The charges were to be announced at a news conference on Thursday by Geoffrey S. Berman, the United States attorney for the Southern District of New York; James J. Hunt, the head of the Drug Enforcement Administration's New York office; and James P. O'Neill, the commissioner of the New York Police Department.

    The case — another in a line of prosecutions being brought nationallyagainst doctors, drug company executives and drug dealers — is likely to highlight the ways opioids have been aggressively marketed and have contributed to a national epidemic that killed about 72,000 Americans last year.

    In March, five Manhattan doctors were indicted on charges they took bribes and kickbacks from Insys, the manufacturer of Subsys, a spray form of the highly addictive painkiller fentanyl.



    12)  Credit Unions, Long a Haven, May Add to Workers' Financial Woes

    By Noam Scheiber, October 11, 2018


    Jose Ramirez Paredes makes just over $13 an hour as a cleaner at the Baltimore Marriott Waterfront. His August statement from the Marriott Employees' Federal Credit Union shows more than $800 in overdraft fees for the year.

    Working as a dishwasher at the Philadelphia Marriott Downtown, Amos Troyah made about $30,000 in a recent 12-month period. Roughly $2,000 of it was spent on an especially frequent expense: fees on his checking and savings accounts at the Marriott Employees' Federal Credit Union.

    The fees came in increments like $6 and $10 — minimum-balance fees, excess-transaction fees, automatic money-transfer fees. On occasion, they were joined by that pooh-bah of personal finance charges, the overdraft fee, at a hefty $35.

    Thousands of Marriott workers around the country are on strike, complaining that stagnant wages and unsteady hours have made it difficult to stay afloat. At a time when they are under particular pressure, the credit union may be adding to their struggles. Other employees said Mr. Troyah's experience with fees was common.

    For more affluent Marriott employees, on the other hand, credit union membership can be a very good deal. Typical interest rates on car loans and mortgages obtained through the credit union are below the national average, according to financial filings. And better-paid employees less frequently need services that incur high fees, like overdraft protection.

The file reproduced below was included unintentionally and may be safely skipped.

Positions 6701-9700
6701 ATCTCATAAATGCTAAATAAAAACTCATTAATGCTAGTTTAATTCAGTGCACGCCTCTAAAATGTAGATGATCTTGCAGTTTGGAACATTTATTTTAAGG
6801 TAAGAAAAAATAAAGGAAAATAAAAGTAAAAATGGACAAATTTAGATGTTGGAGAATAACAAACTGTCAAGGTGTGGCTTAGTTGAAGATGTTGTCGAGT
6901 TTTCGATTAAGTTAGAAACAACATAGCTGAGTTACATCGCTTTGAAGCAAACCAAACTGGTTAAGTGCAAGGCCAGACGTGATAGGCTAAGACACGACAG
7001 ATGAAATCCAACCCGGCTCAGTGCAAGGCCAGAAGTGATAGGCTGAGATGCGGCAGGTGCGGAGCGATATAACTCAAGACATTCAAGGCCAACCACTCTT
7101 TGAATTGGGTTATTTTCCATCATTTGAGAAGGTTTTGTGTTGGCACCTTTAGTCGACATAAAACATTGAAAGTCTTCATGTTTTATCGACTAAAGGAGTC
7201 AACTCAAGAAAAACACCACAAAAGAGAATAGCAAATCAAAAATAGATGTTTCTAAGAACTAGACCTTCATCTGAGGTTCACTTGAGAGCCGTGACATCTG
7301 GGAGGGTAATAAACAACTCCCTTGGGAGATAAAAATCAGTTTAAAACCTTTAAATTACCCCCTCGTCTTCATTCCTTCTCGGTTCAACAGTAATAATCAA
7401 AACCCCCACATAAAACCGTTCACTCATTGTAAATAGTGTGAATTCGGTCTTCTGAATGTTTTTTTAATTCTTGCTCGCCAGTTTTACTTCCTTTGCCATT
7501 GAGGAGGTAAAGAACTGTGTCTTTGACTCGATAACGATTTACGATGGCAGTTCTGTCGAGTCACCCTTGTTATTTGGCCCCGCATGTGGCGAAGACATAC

What's more, while the credit union is officially independent from Marriott, the board that oversees it consists primarily of Marriott managers who may not always be sensitive to the inequities these policies impose.

    The Marriott workers' experience is a stark example of trends that are increasingly bearing down on the nearly 100 million people nationwide who have credit union accounts.

    Credit unions — not-for-profit institutions that are owned by their depositors and receive a federal tax subsidy — were long considered a way to democratize banking. They were meant to serve workers who lacked access to the same financial services as middle managers or executives. Many early credit unions were managed by workers from small offices off factory floors. With the money made on loans, often to better-paid workers, they could offer checking and savings accounts at little or no cost.

    This philosophy largely persisted into the 1990s, even as credit unions grew larger and hired professional managers. "You had this relationship with people you were serving that you never lost track of," said Randy Chambers, the president of Self-Help Credit Union in North Carolina, which has merged with a handful of smaller credit unions across the state.

    Some credit unions still see their mission in such terms. But in recent decades, many have subtly shifted their approach. As falling interest rates made loans less lucrative, credit unions largely turned to fees to help replace the lost income. Over the past quarter-century, the average value of the fees collected for every dollar of interest income has risen to nearly 17 cents, from just under 7 cents.

    For credit unions harder pressed to fund their operations, that figure can get much higher. The GE Credit Union of Connecticut makes 34 cents in fees for every dollar of interest on loans, according to last year's regulatory filings. The Montgomery County Employees Federal Credit Union in Maryland makes 44 cents.

    But even against this backdrop, Marriott is an outlier. It takes in 52 cents in fees for every dollar of interest income.

    Striking Marriott employees outside a San Francisco hotel. The workers complain that stagnant wages and unsteady hours have made it difficult to stay afloat.

    As a result, some Marriott workers find themselves in a kind of financial double jeopardy: Low pay from Marriott keeps their account balances minimal, and those modest balances lead to more fees, crimping their assets further.

    "The money gets into my account, and they take it out when I overdraft," Mr. Troyah said. "They are robbing me."